Smart SpendingSmart Spending

Consolidate your financial accounts

A good place to start is by drawing a financial network map.

By Karen Datko Jan 25, 2011 9:57AM

This post comes from Jim Wang at partner blog Bargaineering.

 

Longtime readers of Bargaineering will know that in the last year I've been aggressively consolidating our financial accounts in a quest to simplify my finances. It seems fitting that, for Spring Cleaning Week, our second post of the series should be about how to consolidate all the financial accounts you've accumulated in the last few years.

In an ideal world, you really need only one checking account, one savings account, one credit card (although that's debatable), and one brokerage account. We, of course, don't live in a utopia; we live here. 

 

It doesn't take long for financial accounts to accumulate like knickknacks on your bookcase or mantle. A change in job adds a 401k, a change of address adds a new bank, and before long you have a dozen financial accounts you don't even use every month with a few bucks here and a few bucks there.

While most of the battle is in simply getting it done, I think a few tips I picked up may help you in your quest.

 

Draw a financial network map

Draw a financial network map that illustrates the relationships of all of your accounts. This will give you a better idea of which accounts you can trim and which ones you should keep. From my original map, I trimmed Emigrant, FNBO, and ETrade (and several others I didn't include) from the network without incident. A map is absolutely crucial.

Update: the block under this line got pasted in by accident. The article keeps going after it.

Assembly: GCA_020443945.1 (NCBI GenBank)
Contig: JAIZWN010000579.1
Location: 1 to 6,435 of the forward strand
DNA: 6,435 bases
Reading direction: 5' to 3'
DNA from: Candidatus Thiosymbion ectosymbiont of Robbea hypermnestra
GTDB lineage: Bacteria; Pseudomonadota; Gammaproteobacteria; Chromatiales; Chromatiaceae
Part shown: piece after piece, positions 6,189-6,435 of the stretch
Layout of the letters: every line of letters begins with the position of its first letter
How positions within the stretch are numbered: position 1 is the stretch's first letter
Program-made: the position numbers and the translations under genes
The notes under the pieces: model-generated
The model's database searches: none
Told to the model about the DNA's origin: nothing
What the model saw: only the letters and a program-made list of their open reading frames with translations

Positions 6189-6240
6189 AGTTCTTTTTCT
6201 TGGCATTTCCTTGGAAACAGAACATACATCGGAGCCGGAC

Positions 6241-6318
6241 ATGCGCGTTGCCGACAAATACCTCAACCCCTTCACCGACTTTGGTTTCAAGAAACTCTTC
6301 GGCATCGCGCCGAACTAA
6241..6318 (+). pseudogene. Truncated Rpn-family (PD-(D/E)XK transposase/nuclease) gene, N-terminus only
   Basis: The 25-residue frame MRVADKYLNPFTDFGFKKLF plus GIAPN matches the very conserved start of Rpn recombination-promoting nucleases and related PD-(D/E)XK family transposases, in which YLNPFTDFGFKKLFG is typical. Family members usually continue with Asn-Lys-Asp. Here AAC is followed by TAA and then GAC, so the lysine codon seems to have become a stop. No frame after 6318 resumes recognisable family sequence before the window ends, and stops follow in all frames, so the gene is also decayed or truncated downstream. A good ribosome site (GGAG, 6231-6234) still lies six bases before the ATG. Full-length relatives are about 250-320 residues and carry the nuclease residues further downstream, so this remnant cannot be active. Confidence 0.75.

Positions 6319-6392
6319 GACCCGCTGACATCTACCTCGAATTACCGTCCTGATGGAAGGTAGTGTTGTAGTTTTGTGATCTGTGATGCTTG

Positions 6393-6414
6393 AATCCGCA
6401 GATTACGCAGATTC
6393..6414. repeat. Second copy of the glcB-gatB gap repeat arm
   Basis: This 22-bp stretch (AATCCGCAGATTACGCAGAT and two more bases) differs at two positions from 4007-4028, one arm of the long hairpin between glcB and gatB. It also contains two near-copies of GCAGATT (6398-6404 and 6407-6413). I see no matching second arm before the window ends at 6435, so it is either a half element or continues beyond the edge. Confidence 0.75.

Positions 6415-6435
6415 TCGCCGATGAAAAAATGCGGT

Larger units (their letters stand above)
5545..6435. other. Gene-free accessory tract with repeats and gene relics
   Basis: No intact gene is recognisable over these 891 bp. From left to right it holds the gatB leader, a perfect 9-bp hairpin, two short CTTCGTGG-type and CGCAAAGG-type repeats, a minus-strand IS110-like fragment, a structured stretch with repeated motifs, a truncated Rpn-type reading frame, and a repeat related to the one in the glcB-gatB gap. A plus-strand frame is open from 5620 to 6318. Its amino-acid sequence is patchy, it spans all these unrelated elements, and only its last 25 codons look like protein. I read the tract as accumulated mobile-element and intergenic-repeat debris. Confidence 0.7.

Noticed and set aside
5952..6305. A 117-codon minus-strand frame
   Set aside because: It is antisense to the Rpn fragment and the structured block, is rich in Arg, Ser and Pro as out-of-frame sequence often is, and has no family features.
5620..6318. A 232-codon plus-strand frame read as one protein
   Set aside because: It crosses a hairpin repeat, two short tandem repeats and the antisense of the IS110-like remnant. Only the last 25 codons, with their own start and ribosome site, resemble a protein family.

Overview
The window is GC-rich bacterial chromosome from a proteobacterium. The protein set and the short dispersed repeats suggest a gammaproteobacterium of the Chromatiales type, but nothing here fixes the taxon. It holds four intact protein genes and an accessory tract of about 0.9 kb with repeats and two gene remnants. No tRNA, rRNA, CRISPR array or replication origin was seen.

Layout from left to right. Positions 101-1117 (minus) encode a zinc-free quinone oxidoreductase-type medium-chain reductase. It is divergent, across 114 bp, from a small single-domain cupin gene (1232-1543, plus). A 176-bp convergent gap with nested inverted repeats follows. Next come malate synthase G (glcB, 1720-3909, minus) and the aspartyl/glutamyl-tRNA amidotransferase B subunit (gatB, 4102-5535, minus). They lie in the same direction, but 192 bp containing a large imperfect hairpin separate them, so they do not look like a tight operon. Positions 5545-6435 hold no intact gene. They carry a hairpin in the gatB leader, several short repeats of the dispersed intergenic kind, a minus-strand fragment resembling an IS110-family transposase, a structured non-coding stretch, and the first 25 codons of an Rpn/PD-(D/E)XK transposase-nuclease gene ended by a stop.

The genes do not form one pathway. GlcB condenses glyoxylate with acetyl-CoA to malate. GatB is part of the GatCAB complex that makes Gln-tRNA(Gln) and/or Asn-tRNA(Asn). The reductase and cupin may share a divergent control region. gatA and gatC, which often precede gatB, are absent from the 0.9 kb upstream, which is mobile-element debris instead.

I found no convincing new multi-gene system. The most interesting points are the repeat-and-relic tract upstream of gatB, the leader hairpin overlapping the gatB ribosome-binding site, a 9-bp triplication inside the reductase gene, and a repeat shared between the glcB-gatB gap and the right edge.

Consolidate credit cards

When consolidating credit cards, try to consolidate one card into another. For example, if you have two Citi credit cards, call them up and ask if you can merge the credit lines. When you close a credit card, your credit score might take a small hit as your total available credit falls (this impacts credit utilization) and the average age of your cards falls. By merging cards, you minimize the damage while maximizing simplification.

If you're also combating credit card debt, one great way to consolidate your cards and reduce your monthly interest payments is to take advantage of a 0% balance transfer. By consolidating several debts into one, you can reduce how many accounts you have to manage and lower the interest rate (for at least 12 months). This gives you a chance to catch up and keeps things nice and clean.

Rollover 401k

When you leave a job, consider moving the 401k into a rollover IRA unless your 401k fund options are stellar. Each of my employers had good 401k programs but their expenses couldn't compete with Vanguard. Vanguard, for instance, charges a mere 0.07% on its 500 Index Fund (Admiral shares) and no annual account-maintenance fee.

 

When you do decide to start consolidating, you don't need to do it all at once. Start with the easy ones first to get a little wind in your sails. Online savings accounts can usually be closed entirely online, and credit cards usually need only a phone call. Brick-and-mortar bank accounts usually require a visit, so you can save those for when it's convenient.

 

More from Bargaineering and MSN Money:

0Comments

DATA PROVIDERS

Copyright © 2014 Microsoft. All rights reserved.

Fundamental company data and historical chart data provided by Morningstar Inc. Real-time index quotes and delayed quotes supplied by Morningstar Inc. Quotes delayed by up to 15 minutes, except where indicated otherwise. Fund summary, fund performance and dividend data provided by Morningstar Inc. Analyst recommendations provided by Zacks Investment Research. StockScouter data provided by Verus Analytics. IPO data provided by Hoover's Inc. Index membership data provided by Morningstar Inc.

ABOUT SMART SPENDING

Smart Spending brings you the best money-saving tips from MSN Money and the rest of the Web. Join the conversation on Facebook and follow us on Twitter.

VIDEO ON MSN MONEY

TOOLS

More